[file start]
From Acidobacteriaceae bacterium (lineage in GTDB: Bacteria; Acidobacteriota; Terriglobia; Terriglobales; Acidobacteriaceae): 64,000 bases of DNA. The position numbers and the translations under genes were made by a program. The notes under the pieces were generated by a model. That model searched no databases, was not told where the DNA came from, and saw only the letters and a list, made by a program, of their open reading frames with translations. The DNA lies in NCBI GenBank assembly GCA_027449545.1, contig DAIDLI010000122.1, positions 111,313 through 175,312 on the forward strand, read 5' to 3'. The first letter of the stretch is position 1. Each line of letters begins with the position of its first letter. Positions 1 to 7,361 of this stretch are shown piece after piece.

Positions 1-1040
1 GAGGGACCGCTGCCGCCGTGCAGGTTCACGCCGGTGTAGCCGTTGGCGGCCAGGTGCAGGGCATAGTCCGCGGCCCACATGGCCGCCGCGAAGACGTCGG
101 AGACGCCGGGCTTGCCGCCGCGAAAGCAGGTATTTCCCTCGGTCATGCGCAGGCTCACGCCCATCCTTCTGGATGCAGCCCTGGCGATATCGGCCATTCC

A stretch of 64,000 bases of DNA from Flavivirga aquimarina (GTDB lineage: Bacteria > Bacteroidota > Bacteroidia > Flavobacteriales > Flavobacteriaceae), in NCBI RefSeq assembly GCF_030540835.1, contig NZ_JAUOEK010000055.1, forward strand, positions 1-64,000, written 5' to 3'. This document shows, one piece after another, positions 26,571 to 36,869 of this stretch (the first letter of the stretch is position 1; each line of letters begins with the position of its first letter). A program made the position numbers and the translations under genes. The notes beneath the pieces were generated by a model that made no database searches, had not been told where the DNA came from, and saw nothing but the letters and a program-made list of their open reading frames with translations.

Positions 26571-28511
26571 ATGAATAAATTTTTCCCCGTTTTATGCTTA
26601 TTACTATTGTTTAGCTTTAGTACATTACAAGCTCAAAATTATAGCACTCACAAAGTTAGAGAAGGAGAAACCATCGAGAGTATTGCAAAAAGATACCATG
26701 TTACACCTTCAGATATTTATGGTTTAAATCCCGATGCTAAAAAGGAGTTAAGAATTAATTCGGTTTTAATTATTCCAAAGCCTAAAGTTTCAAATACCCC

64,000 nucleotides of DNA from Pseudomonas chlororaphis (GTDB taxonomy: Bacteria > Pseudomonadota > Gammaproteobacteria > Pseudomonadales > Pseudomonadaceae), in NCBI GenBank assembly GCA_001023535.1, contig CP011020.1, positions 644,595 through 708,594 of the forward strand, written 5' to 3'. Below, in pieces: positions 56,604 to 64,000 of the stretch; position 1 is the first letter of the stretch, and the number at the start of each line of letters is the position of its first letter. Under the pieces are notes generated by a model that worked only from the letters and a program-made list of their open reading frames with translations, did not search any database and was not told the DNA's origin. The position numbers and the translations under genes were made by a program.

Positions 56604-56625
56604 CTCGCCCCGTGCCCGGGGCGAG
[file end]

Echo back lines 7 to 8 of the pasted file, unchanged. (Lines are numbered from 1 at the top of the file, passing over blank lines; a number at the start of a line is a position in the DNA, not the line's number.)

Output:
26571 ATGAATAAATTTTTCCCCGTTTTATGCTTA
26601 TTACTATTGTTTAGCTTTAGTACATTACAAGCTCAAAATTATAGCACTCACAAAGTTAGAGAAGGAGAAACCATCGAGAGTATTGCAAAAAGATACCATG